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Mind

An Objective Measure of Consciousness...?

Neuroskeptic iconNeuroskepticBy NeuroskepticDecember 22, 2011 9:20 PM

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Could a puff of air in the eye offer a way to evaluate whether someone is conscious or not?

Yes it could, say Cambridge's Tristan Bekinschtein and colleagues in a new paper about Sea slugs, subliminal pictures, and vegetative state patients.

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It's all about classical conditioning of the kind made famous by Pavlov. This is learning caused by the pairing of two stimuli, one of them somehow meaningful (usually unpleasant). So if I were to ring a little bell before, say, pepper spraying you, and I did that repeatedly, you would probably close your eyes whenever I rang that bell. Or just punch me, but you see the point.

Anyway, the key is that there are two kinds of classical conditioning. In the unhelpfully named "delay" conditioning, the warning stimulus overlaps with the painful one. Like if I started ringing my bell, then kept ringing it while I sprayed you with my other hand. In other words, there is no delay between the two stimuli... I said it was badly named.

By contrast in "trace", conditioning there is a delay - the warning stops shortly before the second stimulus. Bekinschtein et al argue that trace conditioning requires conciousness. While delay conditioning can occur without awareness of the link between the two stimuli, only conscious awareness can bridge the time gap in trace conditioning.

In trace experiments (in which rather than pepper spray, the unpleasant stimulus is just a puff of air in the eye), people who, when asked, can't explain the relationship ("sound means puff") don't learn to blink when they hear the sound. But with delay conditioning, this "unconscious" conditioning can occur. Likewise, under anaesthesia, trace conditioning is lost.

At first glance this looks like a piece of psychological trivia, but it could have literally life-or-death consequences. If trace conditioning is a measure of concious awareness then it could be used as a way of working out whether brain-injured people in a "coma" or "vegetative state" are aware or not.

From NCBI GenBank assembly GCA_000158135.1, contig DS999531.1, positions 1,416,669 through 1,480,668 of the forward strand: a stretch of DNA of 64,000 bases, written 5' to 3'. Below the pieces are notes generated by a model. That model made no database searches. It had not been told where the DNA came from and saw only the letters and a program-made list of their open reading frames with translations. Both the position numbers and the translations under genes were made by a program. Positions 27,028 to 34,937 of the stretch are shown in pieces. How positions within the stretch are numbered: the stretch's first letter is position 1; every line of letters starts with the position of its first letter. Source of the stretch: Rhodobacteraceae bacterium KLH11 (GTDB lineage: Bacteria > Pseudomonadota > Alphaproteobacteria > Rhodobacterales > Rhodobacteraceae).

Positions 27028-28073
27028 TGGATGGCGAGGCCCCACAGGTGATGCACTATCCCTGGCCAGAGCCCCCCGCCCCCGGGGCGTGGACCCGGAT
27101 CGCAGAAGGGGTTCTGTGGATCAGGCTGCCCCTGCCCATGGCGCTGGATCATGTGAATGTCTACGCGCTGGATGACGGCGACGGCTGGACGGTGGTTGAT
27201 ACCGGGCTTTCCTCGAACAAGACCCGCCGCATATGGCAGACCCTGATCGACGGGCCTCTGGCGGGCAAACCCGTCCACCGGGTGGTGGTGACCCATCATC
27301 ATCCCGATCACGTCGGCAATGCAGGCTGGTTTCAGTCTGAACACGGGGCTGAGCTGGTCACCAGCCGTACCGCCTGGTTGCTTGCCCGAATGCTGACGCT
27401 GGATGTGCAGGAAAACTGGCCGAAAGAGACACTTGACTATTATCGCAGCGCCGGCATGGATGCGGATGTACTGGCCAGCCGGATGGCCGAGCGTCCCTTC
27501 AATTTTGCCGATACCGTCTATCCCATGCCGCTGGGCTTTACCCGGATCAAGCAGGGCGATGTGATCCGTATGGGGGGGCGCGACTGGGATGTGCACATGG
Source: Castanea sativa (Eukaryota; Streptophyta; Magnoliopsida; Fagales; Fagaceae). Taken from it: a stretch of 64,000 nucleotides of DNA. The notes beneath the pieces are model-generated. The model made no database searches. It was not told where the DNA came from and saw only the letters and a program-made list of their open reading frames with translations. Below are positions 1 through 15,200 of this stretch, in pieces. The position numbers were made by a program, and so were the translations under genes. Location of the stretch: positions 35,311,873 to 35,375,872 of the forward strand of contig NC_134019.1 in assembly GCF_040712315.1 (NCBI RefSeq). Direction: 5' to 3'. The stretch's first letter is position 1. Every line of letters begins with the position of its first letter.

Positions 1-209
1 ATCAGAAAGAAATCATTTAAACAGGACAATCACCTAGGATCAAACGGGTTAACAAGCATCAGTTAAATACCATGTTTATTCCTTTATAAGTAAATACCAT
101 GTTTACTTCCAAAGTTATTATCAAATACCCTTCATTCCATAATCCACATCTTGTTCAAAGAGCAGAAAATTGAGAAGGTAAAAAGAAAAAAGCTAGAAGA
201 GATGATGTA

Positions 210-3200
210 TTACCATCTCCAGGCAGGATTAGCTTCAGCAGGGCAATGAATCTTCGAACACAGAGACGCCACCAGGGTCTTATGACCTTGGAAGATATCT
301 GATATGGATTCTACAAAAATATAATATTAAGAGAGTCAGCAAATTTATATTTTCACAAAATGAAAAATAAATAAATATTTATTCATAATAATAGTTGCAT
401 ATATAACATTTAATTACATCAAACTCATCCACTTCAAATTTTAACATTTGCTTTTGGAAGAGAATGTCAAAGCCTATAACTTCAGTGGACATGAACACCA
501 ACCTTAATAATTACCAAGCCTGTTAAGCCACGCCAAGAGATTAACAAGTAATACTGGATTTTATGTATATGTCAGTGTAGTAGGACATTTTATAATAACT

This paper is in fact a follow-up to the author's own 2009 study showing that some people in a vegetative state do show trace conditioning - and the ones who did were more likely to subsequently wake up.

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One snag is that the humble sea slug, Aplysia, can undergo trace conditioning, yet it is presumably not conscious, at least not in any recognizable sense.

But

Bekinschtein et al say that trace conditioning is a product of convergent evolution. Alplysia can do it and we can do it, but we use different means to the same end. Their argument is that while in Alpysia

trace conditioning is known to be dependent on just a handful of individual neurons in the creature's tiny "brain", in humans it requires an intact hippocampus (containing millions of cells). People with hippocampal damage, who suffer amnesia, also can't do trace conditioning.

That's a good point but does that mean such hippocampal patients aren't conscious? That would be weird because, apart from the amnesia, they seem perfectly normal. Presumably they're just not conscious of the relationship between things separated in time...

Also, primitive pathways for conditioning might still exist in humans, able to reactivate under special conditions. They do acknowledge this with a discussion of experiments showing that trace conditioning in the absence of conscious awareness of the relationship can occur but only when the warning stimuli are "scary", like pictures of snakes. They say that with generic, neutral stimuli there is no good evidence of unconscious trace conditioning, but this seems like a fairly fine distinction.

Ultimately, it's a very nice idea but only more studies on "unconscious" patients will tell us whether it's really able to measure consciousness in a useful way.

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Bekinschtein TA, Peeters M, Shalom D, and Sigman M (2011). Sea slugs, subliminal pictures, and vegetative state patients: boundaries of consciousness in classical conditioning. Frontiers in psychology, 2 PMID: 22164148

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